"My big objective this year is Tirreno-Adriatico, so that I wanted to start the season well, but without being at 100 %. Later on, it will depend on if we will ride the Giro or not, for this reason I still don't know exactly my racing schedule," said Serrano.

He considers the Tour Méditerranéen to be characterized by "short and nervous stages." He hopes to stay near the front in France and will take it race by race.

Looking ahead, Serrano will get a chance to test his legs again on February 20 in the Trofeo Laigueglia (Italy) and on February 25 in the Tour du Haut Var (France). During a winter training camp, Serrano showed that he was the cyclist on his team with the best form, so he hopes not finish too far from the podium in the Tour Méditerranéen. In yesterday's stages, he showed his early form by finishing ninth in the second stage and third with his team Tinkoff in the team time trial.

"Best winter ever" for Risi

Together with his racing partner Franco Marvulli, Bruno Risi was a happy winner of the Hasselt Sixday, which finished on Tuesday night in Belgium, putting an end to the European Sixday season. After an exciting finale, the Swiss pair had beat Iljo Keisse and Marco Villa by nine points, and Risi scored his eighth victory this winter and the 46th of his entire career.

"This was my best winter ever," Risi told the Standaard after the races. "Last winter, I had to abandon before the end of the season after a bad crash in Bremen. During recovery, I considered ending my career, even if it was very successful. But my wife supported me so I decided to continue. My last goal now is to get a Gold medal in Beijing. But this winter was awesome... Hasselt looked like an ordered win, but it wasn't: Keisse had the benefit of his home public, and Villa remains a smart fox, who knows exactly when to put the hammer down."

Sánchez and Colom expect a sprint

By Monika Prell

Luis Leon Sanchez (Caisse d'Epargne) is now favourite
Photo ©: Shane Stokes
(Click for larger image)

Going into the final stage of the Volta a Mallorca, GC leader Luis León Sánchez (Caisse d'Epargne) is warily optimistic. According to, he said that one difficult stage remains and the race is still not won.

"It's a victory for the whole team but it's still too early to celebrate. The last stage is complicated, and there can be some surprises," affirmed the 23-year-old. He thanked his teammates who "once more have worked well for me" and complained that "I lacked a bit of luck. I gave all in the last kilometer to win the stage. One of the keys for the good teamwork is the week we spent here on this island during our training camp."

His objectives for the final stage are "to control the race and to win the stage with Alejandro Valverde, Vicente Reynés, or José Joaquín Rojas, because the terrain is very good for them."

Sánchez is not the only one expecting a sprint. So is Toni Colom (Astaná), who won the stage on Wednesday. "It's a great recompense for me to forget the fall I suffered some hours before the first stage when I received a strong blow to my wrist." The stage will be "complicated like last year's because the time differences between the first riders are not very big, and we will race on small streets," but he thinks that the stage "will end in a sprint."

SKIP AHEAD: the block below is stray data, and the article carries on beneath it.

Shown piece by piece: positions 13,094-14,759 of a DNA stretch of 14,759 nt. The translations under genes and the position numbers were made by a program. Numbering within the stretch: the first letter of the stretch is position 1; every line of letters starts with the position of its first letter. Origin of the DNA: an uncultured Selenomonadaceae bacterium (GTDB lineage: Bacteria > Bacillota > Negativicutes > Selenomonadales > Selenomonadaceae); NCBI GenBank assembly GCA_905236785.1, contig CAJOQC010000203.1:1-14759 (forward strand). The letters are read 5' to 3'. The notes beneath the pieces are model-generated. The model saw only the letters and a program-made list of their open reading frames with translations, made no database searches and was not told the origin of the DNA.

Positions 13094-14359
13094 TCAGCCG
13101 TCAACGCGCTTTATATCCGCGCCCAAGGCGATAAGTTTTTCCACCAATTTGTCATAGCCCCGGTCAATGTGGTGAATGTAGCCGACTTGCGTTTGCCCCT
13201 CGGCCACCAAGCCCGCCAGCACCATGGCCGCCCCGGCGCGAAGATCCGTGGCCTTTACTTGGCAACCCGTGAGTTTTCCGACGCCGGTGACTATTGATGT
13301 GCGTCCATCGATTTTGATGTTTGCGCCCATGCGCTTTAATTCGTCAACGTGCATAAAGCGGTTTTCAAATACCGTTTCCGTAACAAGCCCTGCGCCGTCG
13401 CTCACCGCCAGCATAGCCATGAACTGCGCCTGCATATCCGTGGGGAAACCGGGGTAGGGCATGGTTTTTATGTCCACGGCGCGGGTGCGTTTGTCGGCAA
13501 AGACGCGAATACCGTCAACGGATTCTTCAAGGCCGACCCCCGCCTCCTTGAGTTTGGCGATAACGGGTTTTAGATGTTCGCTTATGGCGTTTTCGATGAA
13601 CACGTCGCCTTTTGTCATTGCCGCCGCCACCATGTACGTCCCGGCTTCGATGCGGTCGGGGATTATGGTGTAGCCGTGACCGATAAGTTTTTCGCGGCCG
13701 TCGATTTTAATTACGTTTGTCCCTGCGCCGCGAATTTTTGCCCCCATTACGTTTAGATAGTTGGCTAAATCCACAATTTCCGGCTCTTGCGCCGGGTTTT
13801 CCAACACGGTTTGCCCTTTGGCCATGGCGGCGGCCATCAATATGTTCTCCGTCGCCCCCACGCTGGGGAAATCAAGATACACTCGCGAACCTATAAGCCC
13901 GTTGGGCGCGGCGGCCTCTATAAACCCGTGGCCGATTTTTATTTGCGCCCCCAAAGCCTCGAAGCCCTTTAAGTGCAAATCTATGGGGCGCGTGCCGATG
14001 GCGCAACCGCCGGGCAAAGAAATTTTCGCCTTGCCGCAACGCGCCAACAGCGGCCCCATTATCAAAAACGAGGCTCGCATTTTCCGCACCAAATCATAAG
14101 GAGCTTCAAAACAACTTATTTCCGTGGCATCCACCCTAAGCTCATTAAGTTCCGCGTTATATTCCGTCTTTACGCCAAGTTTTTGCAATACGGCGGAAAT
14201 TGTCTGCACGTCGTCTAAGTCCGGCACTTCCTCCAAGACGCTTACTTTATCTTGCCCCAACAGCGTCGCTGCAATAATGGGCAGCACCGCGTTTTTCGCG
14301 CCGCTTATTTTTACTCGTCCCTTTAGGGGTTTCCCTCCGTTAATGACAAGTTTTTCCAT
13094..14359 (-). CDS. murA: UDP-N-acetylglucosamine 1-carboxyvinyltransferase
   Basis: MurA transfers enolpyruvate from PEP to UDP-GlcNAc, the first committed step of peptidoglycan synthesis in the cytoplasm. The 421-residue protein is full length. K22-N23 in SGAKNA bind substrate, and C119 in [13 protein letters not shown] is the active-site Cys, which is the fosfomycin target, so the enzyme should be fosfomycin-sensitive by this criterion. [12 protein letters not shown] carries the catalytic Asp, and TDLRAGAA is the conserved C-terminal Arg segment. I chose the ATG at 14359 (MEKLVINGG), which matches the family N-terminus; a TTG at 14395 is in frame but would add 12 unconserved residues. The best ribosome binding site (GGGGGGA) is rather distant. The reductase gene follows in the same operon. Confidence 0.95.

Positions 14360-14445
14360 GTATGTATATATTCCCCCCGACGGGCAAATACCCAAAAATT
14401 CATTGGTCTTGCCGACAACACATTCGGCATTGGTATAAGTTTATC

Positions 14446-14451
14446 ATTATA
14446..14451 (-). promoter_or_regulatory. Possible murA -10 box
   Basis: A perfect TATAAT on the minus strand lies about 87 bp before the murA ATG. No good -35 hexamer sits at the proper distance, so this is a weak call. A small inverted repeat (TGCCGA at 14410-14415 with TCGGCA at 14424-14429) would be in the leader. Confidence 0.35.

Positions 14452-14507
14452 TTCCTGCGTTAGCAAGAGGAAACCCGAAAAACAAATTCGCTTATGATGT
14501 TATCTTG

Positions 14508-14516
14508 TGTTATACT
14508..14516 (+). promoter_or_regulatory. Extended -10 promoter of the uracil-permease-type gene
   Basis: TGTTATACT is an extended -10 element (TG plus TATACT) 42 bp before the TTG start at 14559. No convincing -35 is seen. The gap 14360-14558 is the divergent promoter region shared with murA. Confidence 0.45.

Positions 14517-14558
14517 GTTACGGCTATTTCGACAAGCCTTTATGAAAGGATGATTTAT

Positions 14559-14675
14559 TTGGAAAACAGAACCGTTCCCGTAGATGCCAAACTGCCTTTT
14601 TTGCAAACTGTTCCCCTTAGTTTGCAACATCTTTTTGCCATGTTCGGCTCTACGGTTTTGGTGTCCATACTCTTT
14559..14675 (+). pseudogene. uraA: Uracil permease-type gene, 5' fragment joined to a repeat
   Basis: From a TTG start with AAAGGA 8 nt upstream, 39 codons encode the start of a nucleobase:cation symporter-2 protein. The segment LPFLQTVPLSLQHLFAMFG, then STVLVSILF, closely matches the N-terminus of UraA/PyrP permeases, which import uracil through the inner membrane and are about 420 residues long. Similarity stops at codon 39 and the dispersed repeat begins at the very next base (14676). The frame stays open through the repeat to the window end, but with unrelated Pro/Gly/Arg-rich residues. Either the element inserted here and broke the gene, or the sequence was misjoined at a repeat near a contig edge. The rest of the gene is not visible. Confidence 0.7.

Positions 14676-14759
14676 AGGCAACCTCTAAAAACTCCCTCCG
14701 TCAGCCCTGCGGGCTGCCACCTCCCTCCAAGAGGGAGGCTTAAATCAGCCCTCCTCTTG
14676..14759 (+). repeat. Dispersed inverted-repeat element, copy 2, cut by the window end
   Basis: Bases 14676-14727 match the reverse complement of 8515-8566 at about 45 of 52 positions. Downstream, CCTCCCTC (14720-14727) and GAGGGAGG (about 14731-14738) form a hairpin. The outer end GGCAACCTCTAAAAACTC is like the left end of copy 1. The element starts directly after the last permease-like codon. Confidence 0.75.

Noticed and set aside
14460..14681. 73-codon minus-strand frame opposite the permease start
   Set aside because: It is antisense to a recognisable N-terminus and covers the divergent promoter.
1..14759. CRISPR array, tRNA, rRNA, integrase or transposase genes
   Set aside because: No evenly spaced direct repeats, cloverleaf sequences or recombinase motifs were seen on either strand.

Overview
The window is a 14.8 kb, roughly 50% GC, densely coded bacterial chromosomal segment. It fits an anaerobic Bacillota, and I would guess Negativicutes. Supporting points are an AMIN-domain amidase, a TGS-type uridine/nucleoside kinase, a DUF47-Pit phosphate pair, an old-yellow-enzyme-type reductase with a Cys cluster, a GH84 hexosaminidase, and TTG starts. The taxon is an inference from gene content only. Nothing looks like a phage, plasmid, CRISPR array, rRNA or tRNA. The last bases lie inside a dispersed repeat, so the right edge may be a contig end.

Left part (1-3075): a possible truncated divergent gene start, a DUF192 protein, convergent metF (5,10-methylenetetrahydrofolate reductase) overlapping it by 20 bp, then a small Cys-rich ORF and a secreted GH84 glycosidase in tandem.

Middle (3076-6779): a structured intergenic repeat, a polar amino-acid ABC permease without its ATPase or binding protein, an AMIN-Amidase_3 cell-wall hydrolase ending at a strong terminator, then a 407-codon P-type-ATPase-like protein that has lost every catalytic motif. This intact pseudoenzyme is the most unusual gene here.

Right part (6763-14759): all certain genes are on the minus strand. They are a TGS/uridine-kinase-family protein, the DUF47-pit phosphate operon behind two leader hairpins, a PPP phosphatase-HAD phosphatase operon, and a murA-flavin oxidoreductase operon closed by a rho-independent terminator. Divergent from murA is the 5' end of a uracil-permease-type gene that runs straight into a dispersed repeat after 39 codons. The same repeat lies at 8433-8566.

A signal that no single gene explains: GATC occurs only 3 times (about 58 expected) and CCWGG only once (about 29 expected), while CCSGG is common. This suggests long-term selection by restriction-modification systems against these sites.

Kelly Benefit Strategies/Medifast invited to South Africa and Ireland

Fresh off its first race at the Tour of the Bahamas, the Kelly Benefit Strategies/Medifast pro cycling team announced plans to compete internationally by sending squads to race in South Africa and Ireland. At the Tour of the Bahamas, Martin Gilbert took second in Stage 2, third in Stage 3, and was the highest overall finisher for the team, in sixth overall.

"We're pleased with our result in the Bahamas," said Performance Director Jonas Carney. "It was a good way to warm up for the season and to test the way the guys work together. Judging from this first race, we're looking at a highly motivated season and we want to race against the best competition there is – so that means competing both domestically and on the international stage."

The team will head for the ten-day, 1,400km Tour of Maloti in mid-March where it will race against UCI Professional Continental squads from Austria, Germany, the United Kingdom, Czech Republic, Australia, and South Africa.

Two months later, the team will race in Ireland in the 54-year-old FBD RÁS, an eight-day, 1,200km stage race that loops around Ireland from Naas to Skerries.

"We invited the team to join the race this year because we have a lot of respect for the roster of riders Jonas Carney has put together," said organizer Dermot Dignam.

"Ireland will be an excellent event to get our athletes in shape and conditioned for some of the bigger US races in June including Philadelphia," said Carney. "We're looking at a tough, eight-day stage race with big climbs and a lot of potential for stiff crosswinds and rain. But we'll be ready."

Nature's Path pro-am cycling team for 2007

The Nature's Path Pro-Am Cycling Team will continue to contest the National Race Calendar as underdogs for 2007. The small team retained its four-man roster from 2006, with a new addition Peter Penzell coming from the Rite Aid Professional Cycling team.

Once again Nature's Path Foods has increased their financial backing of the team for 2007. A new partnership to the team has come from the Big Brothers Big Sisters Organization of the Greater Richmond, Virginia area.

"We have decided to partner with Big Brothers Big Sisters as a means to conduct youth outreach to promising kids not only in Richmond, but in reality, everywhere our traveling takes us for events," said the team's manager/athlete Craig Dodson. "We are looking to supply bicycles, helmets, and an academic scholarship to Big Brothers Big Sisters youth during our season long quest to educate kids about cycling and the positive lifestyle achievements that often spawn from the sport."

Since the team's athletes are compensated for their living, travel, and race expenses, as well as health insurance and food costs, racing and outreach efforts are full-time obligations.

For a complete roster, click here.

Essex Brass cycling team for 2007

The Essex Brass Cycling Team has announced its 2007 rider and sponsor lineup. This team is based in Michigan, around the Metro Detroit area. The team will race around the Midwest and Canada, as well as engaging in the Michigan Points Series Challenge.

For a complete roster, click here.